Our new house is similar in size and construction to our new one. We’ve been pushing a Wi-Fi signal (up) with a single AT&T gateway residing in the basement. It works upstairs, but not without occasional drop-outs and hiccups. So, with an Enterprise AP on the main floor in the new house, that may give us all the coverage we need in all wood construction,17 windows without tinting (RF interference). I should say however, that on the main floor & on one end of our present house, I can see 14 other Wi-Fi radios and ours (AT&T gateway) has one of the weakest signals. We’re in a single family home neighborhood with 3/4 - 1 acre lot size spacing.

Given the price delta, I wonder if two (2) AP mini’s (1 up/1 down) centrally located in our open floor plan 2,700 sq.ft., (each floor) would work as well, or better than a single AP Enterprise (ceiling mounted on the main floor centrally located). Or, how about an Enterprise up (on the main floor) and a Mini in the basement. Any preference as to these configurations?


I considered 2 or 3 Minis (also due to cost) but at the time they were experiencing numerous issues. Hence, I went with the AP One E. Since then there have been a number of firmware updates, so perhaps the Minis are doing better now. Perhaps someone here can weigh in.

And just in case the radiation patterns are of interest…


AP One Enterprise:


Thanks for the providing the distribution patterns.

Good suggestion of asking for the member’s advice on their AP One Mini experiences. [As an aside, there is a thread on the Ubiquiti Forum concerning a problem with their AP Pro’s that seems to reveal itself at around the 2-year in-service mark. If my recollection is correct, the problem was attributed to the POE circuit.]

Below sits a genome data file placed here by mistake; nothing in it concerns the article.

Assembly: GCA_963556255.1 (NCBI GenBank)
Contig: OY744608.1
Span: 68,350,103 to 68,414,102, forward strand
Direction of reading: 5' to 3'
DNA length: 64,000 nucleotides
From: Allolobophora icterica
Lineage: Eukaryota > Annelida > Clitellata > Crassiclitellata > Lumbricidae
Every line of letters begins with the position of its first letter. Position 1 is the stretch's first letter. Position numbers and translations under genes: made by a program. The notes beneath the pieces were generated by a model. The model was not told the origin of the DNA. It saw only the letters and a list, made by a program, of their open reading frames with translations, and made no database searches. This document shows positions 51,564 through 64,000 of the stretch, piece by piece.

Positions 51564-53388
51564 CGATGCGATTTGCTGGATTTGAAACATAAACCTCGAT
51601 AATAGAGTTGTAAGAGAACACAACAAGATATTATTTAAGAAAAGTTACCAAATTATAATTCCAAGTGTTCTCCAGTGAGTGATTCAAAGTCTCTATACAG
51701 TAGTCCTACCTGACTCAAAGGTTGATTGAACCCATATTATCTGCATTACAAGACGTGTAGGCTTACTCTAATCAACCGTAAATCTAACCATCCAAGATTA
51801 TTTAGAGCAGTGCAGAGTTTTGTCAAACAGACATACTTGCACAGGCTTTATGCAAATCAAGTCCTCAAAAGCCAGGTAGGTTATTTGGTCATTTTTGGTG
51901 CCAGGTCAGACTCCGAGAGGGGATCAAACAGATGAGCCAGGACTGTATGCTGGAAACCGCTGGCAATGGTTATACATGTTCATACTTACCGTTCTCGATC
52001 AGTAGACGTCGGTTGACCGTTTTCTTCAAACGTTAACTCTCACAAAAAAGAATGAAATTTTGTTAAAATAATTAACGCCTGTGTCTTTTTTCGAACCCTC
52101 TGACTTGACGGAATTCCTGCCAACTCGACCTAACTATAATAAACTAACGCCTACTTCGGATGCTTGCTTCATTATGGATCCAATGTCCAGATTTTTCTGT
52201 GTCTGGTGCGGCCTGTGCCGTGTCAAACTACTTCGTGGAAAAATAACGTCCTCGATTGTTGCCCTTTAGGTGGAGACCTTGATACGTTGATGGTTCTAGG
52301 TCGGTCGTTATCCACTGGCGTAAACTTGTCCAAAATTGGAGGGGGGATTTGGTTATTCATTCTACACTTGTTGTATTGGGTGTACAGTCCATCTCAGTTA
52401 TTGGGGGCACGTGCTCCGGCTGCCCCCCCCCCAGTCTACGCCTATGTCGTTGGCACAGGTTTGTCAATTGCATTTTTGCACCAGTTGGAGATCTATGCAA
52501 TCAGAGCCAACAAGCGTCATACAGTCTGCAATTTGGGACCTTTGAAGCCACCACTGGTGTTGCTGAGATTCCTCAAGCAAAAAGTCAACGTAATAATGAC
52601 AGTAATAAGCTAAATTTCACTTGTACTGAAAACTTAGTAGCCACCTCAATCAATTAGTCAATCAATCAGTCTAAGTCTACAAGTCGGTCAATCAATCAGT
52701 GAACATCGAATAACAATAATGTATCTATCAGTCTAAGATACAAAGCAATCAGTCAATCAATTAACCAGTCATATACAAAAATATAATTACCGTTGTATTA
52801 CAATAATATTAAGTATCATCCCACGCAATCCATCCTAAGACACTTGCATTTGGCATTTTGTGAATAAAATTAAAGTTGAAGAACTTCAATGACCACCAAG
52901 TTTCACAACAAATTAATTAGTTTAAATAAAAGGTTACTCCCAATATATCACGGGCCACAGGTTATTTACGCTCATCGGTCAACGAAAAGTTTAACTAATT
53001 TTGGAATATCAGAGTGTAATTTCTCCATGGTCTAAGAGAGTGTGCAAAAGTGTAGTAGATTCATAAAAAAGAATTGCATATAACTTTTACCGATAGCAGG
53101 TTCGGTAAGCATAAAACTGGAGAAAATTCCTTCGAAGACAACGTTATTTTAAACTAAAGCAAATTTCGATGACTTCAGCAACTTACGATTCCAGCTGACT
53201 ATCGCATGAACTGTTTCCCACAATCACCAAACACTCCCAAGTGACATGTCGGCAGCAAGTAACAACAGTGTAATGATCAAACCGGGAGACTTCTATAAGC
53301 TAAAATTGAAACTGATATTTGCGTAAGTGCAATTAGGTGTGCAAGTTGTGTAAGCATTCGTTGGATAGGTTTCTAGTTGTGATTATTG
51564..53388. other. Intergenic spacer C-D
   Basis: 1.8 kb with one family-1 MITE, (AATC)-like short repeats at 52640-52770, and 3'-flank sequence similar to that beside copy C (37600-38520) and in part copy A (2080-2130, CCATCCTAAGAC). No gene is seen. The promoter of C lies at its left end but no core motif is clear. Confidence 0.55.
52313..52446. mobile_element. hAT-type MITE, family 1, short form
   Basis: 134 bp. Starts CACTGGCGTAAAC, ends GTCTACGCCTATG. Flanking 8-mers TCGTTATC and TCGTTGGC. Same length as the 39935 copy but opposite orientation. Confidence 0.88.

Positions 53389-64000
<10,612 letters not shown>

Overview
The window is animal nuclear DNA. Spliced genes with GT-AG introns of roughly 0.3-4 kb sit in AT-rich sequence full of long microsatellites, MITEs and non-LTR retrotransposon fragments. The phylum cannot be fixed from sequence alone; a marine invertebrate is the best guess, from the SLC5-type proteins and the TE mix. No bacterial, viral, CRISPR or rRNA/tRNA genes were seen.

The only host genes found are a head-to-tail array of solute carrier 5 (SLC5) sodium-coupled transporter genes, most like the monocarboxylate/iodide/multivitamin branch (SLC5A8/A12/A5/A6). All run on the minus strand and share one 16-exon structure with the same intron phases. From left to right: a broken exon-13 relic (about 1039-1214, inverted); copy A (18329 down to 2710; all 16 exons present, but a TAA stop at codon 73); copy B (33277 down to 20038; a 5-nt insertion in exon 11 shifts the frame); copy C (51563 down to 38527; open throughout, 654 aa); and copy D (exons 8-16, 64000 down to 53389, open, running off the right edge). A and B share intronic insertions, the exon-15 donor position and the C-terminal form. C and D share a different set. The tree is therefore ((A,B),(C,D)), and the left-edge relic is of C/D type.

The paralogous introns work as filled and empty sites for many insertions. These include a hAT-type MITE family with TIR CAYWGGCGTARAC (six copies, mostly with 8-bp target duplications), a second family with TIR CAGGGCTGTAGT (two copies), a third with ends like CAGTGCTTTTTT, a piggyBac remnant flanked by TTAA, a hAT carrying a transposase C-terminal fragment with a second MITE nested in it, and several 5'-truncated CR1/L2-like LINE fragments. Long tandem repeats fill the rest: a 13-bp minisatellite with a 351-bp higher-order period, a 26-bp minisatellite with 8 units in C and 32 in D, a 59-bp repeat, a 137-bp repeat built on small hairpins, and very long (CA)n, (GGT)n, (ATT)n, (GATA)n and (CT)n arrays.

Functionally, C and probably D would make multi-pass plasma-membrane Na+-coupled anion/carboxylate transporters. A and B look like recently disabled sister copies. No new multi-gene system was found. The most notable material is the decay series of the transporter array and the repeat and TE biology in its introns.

So, if folks have more recent experience than over a year ago with AP One Mini’s – pro or con – your input would be appreciated.

Assuming that previous “issues” have been remedied for the Mini’s – for my aforementioned described home use & with only 2, maybe 3 simultaneous users – would there be MUCH if ANY advantage of paying more than twice as much for AP One Enterprise’s, when compared to the Mini’s?

I assume that both AP units can be powered the same, is that true? Also, do either come with wall wart type injectors, or are those available/optional? As we’re probably going to use a POE capable switch, the outboard injector question may be moot, however, it would be interesting to know.


Wall wart! Makes me laugh every time!
MINI - PoE 802.3af or 12V 2A supplied “wallwort”
Enterprise - 802.3af only
Of all the AP ONE Minis and Enterpries APs we have deployed, we have less than 1% failure rate and some of the minis are five years in service and the Enterprise model - since it was released.
If you are running PoE switches and want to future prof, put a little bit extra coin in and go for the enterprise model.